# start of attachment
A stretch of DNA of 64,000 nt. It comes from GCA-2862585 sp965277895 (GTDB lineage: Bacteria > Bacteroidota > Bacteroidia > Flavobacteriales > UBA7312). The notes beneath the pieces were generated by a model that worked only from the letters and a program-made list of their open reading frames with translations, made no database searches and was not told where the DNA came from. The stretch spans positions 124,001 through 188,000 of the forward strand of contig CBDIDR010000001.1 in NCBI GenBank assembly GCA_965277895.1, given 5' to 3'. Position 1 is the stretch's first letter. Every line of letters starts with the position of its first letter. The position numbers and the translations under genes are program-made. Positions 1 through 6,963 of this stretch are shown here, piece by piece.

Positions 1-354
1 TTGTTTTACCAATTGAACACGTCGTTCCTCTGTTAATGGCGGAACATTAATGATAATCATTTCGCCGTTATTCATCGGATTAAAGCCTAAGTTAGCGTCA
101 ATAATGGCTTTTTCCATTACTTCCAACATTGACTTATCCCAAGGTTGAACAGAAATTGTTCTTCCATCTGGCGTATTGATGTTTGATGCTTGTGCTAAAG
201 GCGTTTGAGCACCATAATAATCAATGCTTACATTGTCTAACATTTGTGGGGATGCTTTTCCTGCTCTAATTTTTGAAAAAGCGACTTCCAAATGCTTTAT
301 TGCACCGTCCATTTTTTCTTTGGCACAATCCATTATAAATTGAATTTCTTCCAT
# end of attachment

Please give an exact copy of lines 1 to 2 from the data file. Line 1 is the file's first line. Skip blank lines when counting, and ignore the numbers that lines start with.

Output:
A stretch of DNA of 64,000 nt. It comes from GCA-2862585 sp965277895 (GTDB lineage: Bacteria > Bacteroidota > Bacteroidia > Flavobacteriales > UBA7312). The notes beneath the pieces were generated by a model that worked only from the letters and a program-made list of their open reading frames with translations, made no database searches and was not told where the DNA came from. The stretch spans positions 124,001 through 188,000 of the forward strand of contig CBDIDR010000001.1 in NCBI GenBank assembly GCA_965277895.1, given 5' to 3'. Position 1 is the stretch's first letter. Every line of letters starts with the position of its first letter. The position numbers and the translations under genes are program-made. Positions 1 through 6,963 of this stretch are shown here, piece by piece.

Positions 1-354